According to St. Exupery, "A civilization is a heritage of beliefs, customs, and knowledge slowly accumulated in the course of centuries, elements difficult at times to justify by logic, but justifying themselves as paths when they lead somewhere, since they open up for man his inner distance."
Thus, one might say that civilizations are meant to ensure the communication between past and present-time generations, so that we can understand our ancestors, their view on life, their culture and interests, and where they wanted to go (mostly from a spiritual point of view).
Here's what this great author said in his famous book, "The Little Prince": "And now here is my secret, a very simple secret; it is only with the heart that one can see rightly, what is essential is invisible to the eye."
With all the civilization of the modern man, according to Saint-Exupery, at least, man is unable to see the truth with his own eyes, unable to differentiate between significant things and things which only catch our eyes, but are irrelevant. Again, this implies having a spiritual perspective on reality, perceiving beyond what can be seen or explained.
Another thing concerning human perception on the outside world refers to the responsibility each one of us actually has for his own spiritual situation, for his very own soul and the obsession with "The meaning of life": "Each man must look to himself to teach him the meaning of life. It is not something discovered: it is something molded."
Therefore, it is not something we can discover all of a sudden, without any effort. It takes time and struggle to achieve spiritual guidance and performance. Also, if we merely expect to receive great answers from others, and do not get involved in the search process ourselves, our convictions are likely to be merely superficial and more or less random.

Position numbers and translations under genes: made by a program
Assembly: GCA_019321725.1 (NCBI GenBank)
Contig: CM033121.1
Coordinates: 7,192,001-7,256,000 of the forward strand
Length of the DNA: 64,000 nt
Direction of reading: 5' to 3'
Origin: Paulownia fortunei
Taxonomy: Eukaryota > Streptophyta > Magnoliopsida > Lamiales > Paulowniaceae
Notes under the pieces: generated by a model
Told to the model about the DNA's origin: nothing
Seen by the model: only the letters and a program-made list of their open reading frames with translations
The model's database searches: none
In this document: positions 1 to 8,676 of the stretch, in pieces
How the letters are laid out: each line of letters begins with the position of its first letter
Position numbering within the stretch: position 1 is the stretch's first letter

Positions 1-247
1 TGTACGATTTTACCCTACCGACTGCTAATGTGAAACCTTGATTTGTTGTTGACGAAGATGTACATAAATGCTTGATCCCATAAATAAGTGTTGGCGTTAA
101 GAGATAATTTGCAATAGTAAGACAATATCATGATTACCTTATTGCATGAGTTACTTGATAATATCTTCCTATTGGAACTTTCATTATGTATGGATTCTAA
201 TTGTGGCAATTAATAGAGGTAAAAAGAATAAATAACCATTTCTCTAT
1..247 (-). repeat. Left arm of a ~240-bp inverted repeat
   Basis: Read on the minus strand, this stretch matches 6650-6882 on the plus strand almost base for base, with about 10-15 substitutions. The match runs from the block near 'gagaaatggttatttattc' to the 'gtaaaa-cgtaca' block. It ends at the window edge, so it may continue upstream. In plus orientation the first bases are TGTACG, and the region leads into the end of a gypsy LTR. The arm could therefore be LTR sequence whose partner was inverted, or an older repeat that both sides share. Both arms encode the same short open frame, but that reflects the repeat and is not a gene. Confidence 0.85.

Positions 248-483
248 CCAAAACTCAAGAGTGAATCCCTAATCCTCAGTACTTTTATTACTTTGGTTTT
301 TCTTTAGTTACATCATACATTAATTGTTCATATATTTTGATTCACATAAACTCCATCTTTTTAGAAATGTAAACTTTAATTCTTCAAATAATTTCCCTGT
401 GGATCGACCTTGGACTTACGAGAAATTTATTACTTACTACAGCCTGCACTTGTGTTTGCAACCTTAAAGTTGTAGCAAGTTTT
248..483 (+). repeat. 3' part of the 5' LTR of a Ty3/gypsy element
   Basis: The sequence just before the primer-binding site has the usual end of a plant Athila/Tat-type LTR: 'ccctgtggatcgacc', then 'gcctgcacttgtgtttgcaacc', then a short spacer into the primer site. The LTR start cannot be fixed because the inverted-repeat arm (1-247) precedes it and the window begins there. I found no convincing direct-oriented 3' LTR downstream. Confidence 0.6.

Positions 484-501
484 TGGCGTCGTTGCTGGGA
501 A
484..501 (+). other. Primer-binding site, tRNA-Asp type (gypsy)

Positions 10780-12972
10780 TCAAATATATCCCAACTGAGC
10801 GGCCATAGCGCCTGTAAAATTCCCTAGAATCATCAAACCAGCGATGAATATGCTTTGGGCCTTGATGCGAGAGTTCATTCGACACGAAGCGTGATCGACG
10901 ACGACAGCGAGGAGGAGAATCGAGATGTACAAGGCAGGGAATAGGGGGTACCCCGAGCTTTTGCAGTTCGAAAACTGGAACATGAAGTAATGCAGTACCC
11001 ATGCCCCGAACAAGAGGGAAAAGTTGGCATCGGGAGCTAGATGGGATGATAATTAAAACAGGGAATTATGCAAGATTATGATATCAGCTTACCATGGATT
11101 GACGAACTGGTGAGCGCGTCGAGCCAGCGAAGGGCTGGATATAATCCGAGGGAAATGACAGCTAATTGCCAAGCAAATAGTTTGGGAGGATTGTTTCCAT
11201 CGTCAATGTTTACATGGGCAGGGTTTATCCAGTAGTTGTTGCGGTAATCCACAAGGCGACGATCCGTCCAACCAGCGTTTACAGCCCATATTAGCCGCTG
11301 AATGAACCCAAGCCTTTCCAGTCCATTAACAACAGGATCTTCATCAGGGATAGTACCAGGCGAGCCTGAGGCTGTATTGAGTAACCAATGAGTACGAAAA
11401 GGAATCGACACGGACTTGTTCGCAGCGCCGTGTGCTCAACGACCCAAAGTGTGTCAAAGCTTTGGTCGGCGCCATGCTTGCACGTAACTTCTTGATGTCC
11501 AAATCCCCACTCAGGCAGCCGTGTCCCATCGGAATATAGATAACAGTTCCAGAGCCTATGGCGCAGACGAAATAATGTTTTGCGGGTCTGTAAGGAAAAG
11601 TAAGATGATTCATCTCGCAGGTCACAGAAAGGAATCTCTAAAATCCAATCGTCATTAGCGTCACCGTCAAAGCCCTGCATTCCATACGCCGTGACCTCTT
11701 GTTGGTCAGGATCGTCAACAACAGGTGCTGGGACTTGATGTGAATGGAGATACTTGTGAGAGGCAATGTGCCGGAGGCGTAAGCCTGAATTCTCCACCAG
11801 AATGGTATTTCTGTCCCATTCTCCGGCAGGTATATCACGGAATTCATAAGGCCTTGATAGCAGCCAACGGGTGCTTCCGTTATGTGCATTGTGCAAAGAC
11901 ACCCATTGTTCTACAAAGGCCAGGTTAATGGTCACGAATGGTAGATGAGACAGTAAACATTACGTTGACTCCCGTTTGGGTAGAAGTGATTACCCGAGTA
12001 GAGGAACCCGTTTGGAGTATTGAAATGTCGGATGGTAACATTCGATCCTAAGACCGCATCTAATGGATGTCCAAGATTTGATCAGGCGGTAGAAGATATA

Saint-Exupery refers to the same idea of understanding the process of becoming yourself when he says that "A single event can awaken within us a stranger totally unknown to us. To live is to be slowly born." The things we go through can awaken something we didn't know we possessed in ourselves.
Although Exupery generally refers to the good and positive things, that influence us to become better persons, we have to learn to discern between what is actually good and what is not for our spiritual development. We are responsible for this, there is no one to actually blame if things go wrong.
We need to learn to assume responsibility for our actions and for who we are becoming each day. If we understand this responsibility of ours, we are less likely to judge others.
We could thus, avoid falling into the common mistake of offending others by such attitude: "I have no right, by anything I do or say, to demean a human being in his own eyes. What matters is not what I think of him; it is what he thinks of himself. To undermine a man's self-respect is a sin."
And of course, one sign that we are on the right path is the way we relate to others, if we show them respect, understanding, charity.
"Charity never humiliated him who profited from it, nor ever bound him by the chains of gratitude, since it was not to him but to God that the gift was made." We need to understand that the Charity was never meant to hurt someone.
Indeed, our material possessions mean very little compared to our spiritual gains: "How could there be any question of acquiring or possessing, when the one thing needful for a man is to become - to be at last, and to die in the fullness of his being." Spiritual riches do not pass, they last forever, and they can even be transmitted to future generations.